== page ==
Guest Blog

The Best Chateaux in the Loire Valley

The Loire Valley in its own right is a beautiful sight to behold. Nearly 300 kilometres in expanse in central France along the Loire River, the 800 or so square kilometres known locally as the Vallée de la Loire is famous for its wine-producing vineyards, among other agricultural products. Also bestowing the nickname the “Garden of France” are the farms that produce artichokes, asparagus, and orchards which produce cherries and apples, among other delicious fruity varietals.

Perhaps most notable about the region are the area’s amazing castles that span a huge variety of shapes and sizes. The spectacle of gothic architecture that date some 600 years back is enough that the UN added the region to its list of UNESCO World Heritage Sites. But which among the towering castles are deserving of extra attention? It is not easy to narrow down the best of Chateaux of the Loire Valley, but here is an honest attempt at a few to take a closer look at.


The sleepy oat-meal town right on the River Loire pay tribute to the majestic beauty that is Amboise chateau. You have to see it to believe the former home of Kings Charles and Francois Louis, full of towers adorned with ramps that made horse-drawn carriage an adequate substitution when elevators did not yet exist.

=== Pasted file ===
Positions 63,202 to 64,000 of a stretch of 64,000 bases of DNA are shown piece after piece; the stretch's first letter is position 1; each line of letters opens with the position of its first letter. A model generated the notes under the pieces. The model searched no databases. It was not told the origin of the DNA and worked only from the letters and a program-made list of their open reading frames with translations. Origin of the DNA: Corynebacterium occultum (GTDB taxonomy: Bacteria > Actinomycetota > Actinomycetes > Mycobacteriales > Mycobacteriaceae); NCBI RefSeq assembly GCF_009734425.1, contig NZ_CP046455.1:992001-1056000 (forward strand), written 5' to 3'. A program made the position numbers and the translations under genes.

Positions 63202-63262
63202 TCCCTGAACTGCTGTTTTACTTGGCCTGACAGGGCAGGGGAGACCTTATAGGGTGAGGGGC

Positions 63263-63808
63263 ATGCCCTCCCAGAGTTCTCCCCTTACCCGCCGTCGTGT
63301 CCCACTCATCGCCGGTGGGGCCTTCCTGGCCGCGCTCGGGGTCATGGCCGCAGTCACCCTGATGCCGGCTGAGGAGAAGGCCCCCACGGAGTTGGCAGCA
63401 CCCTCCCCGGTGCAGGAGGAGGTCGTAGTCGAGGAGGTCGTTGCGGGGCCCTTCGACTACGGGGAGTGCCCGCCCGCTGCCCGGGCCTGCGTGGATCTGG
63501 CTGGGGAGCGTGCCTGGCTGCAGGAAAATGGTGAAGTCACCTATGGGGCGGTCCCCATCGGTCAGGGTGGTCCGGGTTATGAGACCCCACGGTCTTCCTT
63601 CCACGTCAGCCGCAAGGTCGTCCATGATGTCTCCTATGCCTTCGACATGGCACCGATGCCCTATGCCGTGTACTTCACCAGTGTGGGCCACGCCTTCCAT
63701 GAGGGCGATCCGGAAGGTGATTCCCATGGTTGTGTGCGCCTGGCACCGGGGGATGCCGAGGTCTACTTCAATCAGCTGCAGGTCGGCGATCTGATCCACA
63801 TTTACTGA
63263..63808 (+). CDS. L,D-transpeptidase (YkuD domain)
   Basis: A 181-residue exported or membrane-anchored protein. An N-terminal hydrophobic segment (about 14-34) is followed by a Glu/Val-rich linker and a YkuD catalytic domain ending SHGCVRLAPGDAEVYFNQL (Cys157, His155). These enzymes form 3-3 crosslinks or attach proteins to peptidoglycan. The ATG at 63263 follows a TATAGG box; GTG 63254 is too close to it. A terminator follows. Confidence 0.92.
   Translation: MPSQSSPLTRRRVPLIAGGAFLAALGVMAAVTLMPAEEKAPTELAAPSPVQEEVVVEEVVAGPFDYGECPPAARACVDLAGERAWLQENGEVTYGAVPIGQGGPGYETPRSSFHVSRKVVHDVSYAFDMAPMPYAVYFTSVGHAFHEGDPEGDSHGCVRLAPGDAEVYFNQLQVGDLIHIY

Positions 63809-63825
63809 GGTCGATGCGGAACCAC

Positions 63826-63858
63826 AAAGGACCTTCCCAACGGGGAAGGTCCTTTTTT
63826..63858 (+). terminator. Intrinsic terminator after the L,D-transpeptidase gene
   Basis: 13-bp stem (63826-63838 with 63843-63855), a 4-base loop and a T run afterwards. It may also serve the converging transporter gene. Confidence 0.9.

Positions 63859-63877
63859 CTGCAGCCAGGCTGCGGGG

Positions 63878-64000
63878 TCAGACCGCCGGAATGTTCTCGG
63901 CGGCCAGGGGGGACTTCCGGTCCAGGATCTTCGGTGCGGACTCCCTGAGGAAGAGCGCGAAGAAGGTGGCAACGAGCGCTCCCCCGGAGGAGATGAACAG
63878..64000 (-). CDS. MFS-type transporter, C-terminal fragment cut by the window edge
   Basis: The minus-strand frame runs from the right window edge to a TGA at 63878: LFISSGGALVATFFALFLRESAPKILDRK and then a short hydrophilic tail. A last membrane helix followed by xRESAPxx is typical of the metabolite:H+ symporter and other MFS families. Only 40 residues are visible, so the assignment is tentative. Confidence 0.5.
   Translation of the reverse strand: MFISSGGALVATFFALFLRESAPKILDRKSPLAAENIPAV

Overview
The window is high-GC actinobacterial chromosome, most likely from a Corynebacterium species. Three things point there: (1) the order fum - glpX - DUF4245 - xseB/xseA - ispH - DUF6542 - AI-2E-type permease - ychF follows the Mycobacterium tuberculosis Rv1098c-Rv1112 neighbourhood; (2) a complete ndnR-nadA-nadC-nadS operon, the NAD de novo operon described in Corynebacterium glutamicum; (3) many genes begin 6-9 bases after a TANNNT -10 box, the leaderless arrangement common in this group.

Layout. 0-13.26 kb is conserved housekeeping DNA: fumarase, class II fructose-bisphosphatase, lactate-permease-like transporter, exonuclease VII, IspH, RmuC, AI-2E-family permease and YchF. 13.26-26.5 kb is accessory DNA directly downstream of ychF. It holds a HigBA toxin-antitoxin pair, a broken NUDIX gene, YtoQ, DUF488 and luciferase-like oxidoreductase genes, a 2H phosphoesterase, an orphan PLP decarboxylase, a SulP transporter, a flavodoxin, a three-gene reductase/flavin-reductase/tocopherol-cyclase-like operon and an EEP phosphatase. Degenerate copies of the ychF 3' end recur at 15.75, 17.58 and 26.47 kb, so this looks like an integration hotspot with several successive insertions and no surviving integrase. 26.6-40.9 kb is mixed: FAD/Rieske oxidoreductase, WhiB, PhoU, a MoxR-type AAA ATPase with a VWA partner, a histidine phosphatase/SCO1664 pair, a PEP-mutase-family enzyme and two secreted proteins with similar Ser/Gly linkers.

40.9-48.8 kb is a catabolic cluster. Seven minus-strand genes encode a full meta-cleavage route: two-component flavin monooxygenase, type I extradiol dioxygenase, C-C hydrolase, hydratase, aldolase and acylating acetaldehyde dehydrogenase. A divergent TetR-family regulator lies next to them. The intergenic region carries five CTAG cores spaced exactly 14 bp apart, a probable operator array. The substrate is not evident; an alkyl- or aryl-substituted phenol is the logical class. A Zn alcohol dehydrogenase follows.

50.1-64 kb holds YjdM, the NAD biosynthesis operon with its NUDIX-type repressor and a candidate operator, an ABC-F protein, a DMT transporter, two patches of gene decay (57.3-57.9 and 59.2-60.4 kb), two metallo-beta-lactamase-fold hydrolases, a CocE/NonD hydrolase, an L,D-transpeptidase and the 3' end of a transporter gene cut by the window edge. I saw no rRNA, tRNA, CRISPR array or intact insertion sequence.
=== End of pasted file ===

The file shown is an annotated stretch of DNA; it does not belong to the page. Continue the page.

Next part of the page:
The chateau itself is, like all those on this list, lovely in its own rite. But the star of the show are the geometrically laid-out gardens, meticulously terraced in set squares. From a bird’s eye point of view, the gardens are perfect, looking like something out of a puzzle. This Renaissance estate is host to more than 350,000 visitors every year who walk around the gardens, and for good reason. You have never seen anything quite like these gardens.


One of the most famous for its simply romantic setting, Chenonceau castle has the iconic arches over the River Cher. Also home to some incredible gardens where Catherine-de-Medicis threw some raucous parties back in the day, there is also world-class art for connoisseurs to take in.


Chateau of Ussé is famous for providing the inspiration for none other than Charles Perrault’s castle in Sleeping Beauty. This was rebuilt in the 1400s to add on some Renaissance features to complement its medieval aesthetic, such as the dormant windows and gothic towers. The unforgettable chimneys are the proverbial cherry on top.

By Richard Greenwood